NYC parents, however, disputed the Chancellor’s claim.

An Upper West Side mother wrote me to report:

PS 166 is returning to 5 days a week on Monday, but it is doing so by preventing current remote kids from opting back in. Our family opted back in through the DOE survey well in advance of the deadline but somehow there is no record of it in the DOE system or at PS 166. We had no idea until we tried to confirm logistics at which point PS 166 told us there was no room to accommodate our child.

We have heard similar stories about families being denied the opportunity to opt back in. This is after they were told the school had no idea if it could go to 5 days a week, which it quickly reversed after the opt-in deadline had passed.

It seems to be a concerted effort to prevent remote families from opting back in in order to preserve the space required to return to 5 days a week.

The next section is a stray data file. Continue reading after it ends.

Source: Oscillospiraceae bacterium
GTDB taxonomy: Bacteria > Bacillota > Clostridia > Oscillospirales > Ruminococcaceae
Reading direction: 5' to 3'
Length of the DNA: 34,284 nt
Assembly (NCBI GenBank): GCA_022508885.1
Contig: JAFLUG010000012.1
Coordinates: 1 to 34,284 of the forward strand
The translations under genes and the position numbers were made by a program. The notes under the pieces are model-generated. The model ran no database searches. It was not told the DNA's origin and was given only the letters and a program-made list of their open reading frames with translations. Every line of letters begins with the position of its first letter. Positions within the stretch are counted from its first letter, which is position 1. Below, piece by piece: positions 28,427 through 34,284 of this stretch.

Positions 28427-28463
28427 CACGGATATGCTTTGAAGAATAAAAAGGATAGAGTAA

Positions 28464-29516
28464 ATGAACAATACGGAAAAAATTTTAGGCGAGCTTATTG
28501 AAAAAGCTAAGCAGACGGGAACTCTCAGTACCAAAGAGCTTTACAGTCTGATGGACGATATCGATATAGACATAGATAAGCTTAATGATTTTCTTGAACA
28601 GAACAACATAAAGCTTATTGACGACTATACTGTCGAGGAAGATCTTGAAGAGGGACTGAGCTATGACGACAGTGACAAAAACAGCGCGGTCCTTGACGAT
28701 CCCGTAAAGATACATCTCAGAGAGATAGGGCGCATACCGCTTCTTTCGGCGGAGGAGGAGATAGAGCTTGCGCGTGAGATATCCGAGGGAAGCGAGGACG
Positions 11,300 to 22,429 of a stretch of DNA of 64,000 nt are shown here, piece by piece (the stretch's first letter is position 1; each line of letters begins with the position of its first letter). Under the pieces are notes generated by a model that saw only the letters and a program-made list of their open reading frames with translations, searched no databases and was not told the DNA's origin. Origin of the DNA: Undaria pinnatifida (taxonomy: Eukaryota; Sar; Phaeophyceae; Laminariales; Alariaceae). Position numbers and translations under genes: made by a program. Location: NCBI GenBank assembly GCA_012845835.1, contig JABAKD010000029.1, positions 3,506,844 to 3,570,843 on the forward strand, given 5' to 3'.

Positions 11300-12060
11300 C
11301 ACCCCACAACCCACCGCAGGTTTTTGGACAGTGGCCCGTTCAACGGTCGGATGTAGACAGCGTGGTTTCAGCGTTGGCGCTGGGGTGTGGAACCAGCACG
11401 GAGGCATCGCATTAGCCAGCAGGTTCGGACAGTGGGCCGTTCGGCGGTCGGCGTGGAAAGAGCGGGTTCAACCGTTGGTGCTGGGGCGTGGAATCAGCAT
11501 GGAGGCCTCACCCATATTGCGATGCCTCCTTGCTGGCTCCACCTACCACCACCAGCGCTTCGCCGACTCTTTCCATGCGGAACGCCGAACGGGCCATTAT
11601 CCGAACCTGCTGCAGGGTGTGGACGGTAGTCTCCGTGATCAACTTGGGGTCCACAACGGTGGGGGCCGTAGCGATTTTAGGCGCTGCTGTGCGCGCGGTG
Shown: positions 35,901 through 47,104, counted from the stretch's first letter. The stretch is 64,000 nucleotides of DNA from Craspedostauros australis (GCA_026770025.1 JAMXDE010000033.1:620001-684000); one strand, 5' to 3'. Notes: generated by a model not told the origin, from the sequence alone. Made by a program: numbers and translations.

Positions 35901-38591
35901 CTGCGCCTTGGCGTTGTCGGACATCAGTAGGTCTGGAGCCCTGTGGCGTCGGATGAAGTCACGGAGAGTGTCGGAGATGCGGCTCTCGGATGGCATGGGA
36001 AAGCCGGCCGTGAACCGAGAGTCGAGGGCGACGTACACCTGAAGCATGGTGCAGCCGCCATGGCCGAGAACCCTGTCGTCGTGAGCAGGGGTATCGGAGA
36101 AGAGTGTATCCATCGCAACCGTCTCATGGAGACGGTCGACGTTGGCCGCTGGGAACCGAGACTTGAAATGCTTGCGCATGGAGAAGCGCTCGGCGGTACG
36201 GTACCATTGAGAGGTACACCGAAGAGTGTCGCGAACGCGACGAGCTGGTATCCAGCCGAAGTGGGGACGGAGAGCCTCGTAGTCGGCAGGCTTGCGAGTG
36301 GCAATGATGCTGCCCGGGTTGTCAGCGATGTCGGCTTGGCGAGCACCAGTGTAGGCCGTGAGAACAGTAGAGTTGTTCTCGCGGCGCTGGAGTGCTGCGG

One of the most upsetting parts of this—the school is also taking all the remaining remote kids out of their current classes and having them taught by someone random.

She wasn’t the only one feeling betrayed.

Another parent confirmed: I opted in for all four of my kids to go back. They attend a k-8. I have a K, 2nd, 3rd, and 8th grader. So far they have only accepted the 2nd and 3rd grader back. They started last Monday.

While another revealed: PS 150 in Queens just sent a note that 4/26 (return to school) date is canceled with no other info provided.

And this is happening at all school levels, according to an uptown Manhattan dad:

Our child goes to Columbia Secondary School, for middle school. We did not have a problem opting in this month. However, we just learned that she will be going to school for in-class instruction only ONE day per week, due to space constraints. The mayor and DOE continue to trumpet that “many students will be back in school five days per week.” Yes, that may be true. But what they do NOT trumpet, or even whisper, is that many students who have chosen ‘blended’ will be in school only ONE day per week. And many supposedly in-school classes will actually still be taught over a computer, by a teacher working from home. The administration has been consistently, willfully dishonest about the schools for over a year. It’s despicable.